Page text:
To Dilate or Not To Dilate: There Is No Question

Irritating part of annual exam key to early detection of problems

By A.Paul Chous, MA, OD, FAAO


One of the least pleasurable but most important parts of an eye examination is having your eyes dilated. Patients frequently complain about the increased light sensitivity and blurred vision that invariably, if only temporarily, follows having the eye doctor place drops in their eyes. Believe me, I understand how you feel. I have had to have my eyes dilated at least once a year for the last 37 years! However, I think that if each of us with diabetes understands why dilation of our pupils is so important in detecting eye disease and preventing any loss of our vision, we will actually welcome (or, at least, less grudgingly accept) the annual ritual.


The pupil is like an open "window" looking to the inside of our eyes. It naturally opens (dilates) and closes (constricts) to precisely control the amount of light entering, controlled by two sets of muscles in the colored part of the eye, the iris. In order to examine the inside of an eyeball, a lighted instrument must be used to allow your doctor to see what is inside. Without dilating drops, when your eye doctor examines the inside of your eye, the pupil automatically gets smaller, giving her a much smaller "window" through which to see. Dilating the pupil with eye drop medicines (which temporarily stimulate the iris dilator muscles and block the iris constrictor muscles) makes that window much larger, and ensures that you will get a more thorough eye exam. Put another way, if you have serious eye disease caused by diabetes, the odds of it being detected and treated are much greater if your pupils are dilated and much lower if they are not.

The typical pupil is 3-4mm (1/6 of an inch) in diameter in normal room lighting, whereas a dilated pupil is 7-8mm. This difference yields a three to seven times greater area through which to examine the internal eye. Remember, the pupil is essentially an open circle – this means that the area of the pupil equals its radius squared multiplied by pi (forgive me if I have stirred any bad memories of junior high school geometry!). This means that the entire retina can be visualized through a dilated pupil with relative ease, while examination of the entire retina is very difficult, at best, through undilated pupils. Perhaps even more important is the fact that dilated pupils allow your eye doctor to see three-dimensional, stereo views of the retina and optic nerve, something critical in the detection and treatment of diabetic retinopathy and glaucoma, two potentially blinding eye diseases for which every single patient with diabetes is at significant risk.

The undeniable "standard of care" for examining the eyes of patients with diabetes includes dilation of the pupils to allow detailed examination of the retina and other ocular structures. Current guidelines recommend that all type 1 patients receive dilated eye examination within 3-5 years after diagnosis and each year thereafter, and that all type 2 patients be dilated upon diagnosis and each subsequent year. Upon diagnosis of diabetic retinopathy in particular, the frequency of subsequent dilated examinations may be greater, depending upon the degree of severity. It should be noted that many patients with diabetes have smaller than average pupils (high blood sugar can impair the nerves controlling the iris dilator muscles), a factor that makes dilated examination all the more obligatory.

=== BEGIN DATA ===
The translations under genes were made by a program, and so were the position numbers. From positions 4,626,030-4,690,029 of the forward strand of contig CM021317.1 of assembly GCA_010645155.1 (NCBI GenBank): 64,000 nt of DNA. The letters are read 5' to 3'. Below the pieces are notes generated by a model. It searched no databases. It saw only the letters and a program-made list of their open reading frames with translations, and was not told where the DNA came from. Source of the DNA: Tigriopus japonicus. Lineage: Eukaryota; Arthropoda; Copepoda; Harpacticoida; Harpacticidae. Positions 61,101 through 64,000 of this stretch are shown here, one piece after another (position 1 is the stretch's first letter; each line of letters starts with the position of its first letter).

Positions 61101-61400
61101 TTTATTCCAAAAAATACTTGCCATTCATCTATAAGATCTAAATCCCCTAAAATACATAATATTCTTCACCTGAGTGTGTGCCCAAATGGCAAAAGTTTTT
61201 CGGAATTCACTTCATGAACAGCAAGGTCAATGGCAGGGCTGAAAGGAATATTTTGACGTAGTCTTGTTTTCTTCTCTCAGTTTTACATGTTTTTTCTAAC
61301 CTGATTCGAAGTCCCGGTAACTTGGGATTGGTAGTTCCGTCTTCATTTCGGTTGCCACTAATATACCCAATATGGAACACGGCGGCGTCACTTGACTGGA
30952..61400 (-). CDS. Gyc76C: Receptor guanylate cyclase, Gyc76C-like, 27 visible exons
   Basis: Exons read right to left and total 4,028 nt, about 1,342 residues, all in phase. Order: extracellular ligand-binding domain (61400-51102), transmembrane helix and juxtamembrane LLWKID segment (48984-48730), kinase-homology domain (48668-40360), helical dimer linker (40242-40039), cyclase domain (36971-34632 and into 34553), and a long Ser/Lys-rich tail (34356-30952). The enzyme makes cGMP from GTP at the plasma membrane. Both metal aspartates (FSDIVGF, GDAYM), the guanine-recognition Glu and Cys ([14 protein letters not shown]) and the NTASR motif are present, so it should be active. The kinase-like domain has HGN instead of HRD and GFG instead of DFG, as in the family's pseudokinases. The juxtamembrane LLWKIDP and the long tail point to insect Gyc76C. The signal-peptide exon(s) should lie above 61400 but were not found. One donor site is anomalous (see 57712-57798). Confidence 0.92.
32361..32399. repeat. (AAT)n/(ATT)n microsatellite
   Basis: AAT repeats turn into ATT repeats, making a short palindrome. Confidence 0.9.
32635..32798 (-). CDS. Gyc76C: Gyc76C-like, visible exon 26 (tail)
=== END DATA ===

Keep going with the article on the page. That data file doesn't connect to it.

It must also be noted that people with diabetes are no less susceptible to many "non-diabetic" eye diseases than the general population (e.g. age-related macular degeneration and retinal tear/detachment), that much eye pathology is age-related, and that a majority of patients with diabetes are over the age of 60 years. For all these reasons, routine dilated examination of all patients is indicated, but most especially for those with diabetes. Nonetheless, recent analysis demonstrates that as many as 40% of persons with diabetes do not receive annual dilated eye exams. This is tragic statistic because blindness caused by diabetes is almost entirely preventable if problems are caught and treated early. Always remember that many eye diseases, including those caused by diabetes, often cause no symptoms whatsoever until permanent damage has already occurred.

Most visually bothersome effects of dilation dissipate within two to three hours, and patients should not drive until they feel safe to do so. Is this inconvenient? Yes. Is it less "inconvenient" than losing your vision because a serious problem is not detected in time? Absolutely. So bring your dark glasses and a driver, see your eye doctor every year, insist that your eyes be dilated, and be glad when they are. For those of us who have diabetes and want to keep our vision, it is simply the easiest and most important thing that we possibly could do.

For more information on diabetic eye disease, consult Dr. Chous' book Diabetic Eye Disease: Lessons From a Diabetic Eye Doctor, Fairwood Press, Seattle, 2003.

Read more about Dr. Chous here.

Visit Dr. Chous' website here.

NOTE: The information is not intended to be a replacement or substitute for consultation with a qualified medical professional or for professional medical advice related to diabetes or another medical condition. Please contact your physician or medical professional with any questions and concerns about your medical condition.

Last Modified Date: June 28, 2013

All content on is created and reviewed in compliance with our editorial policy.

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by Brenda Bell
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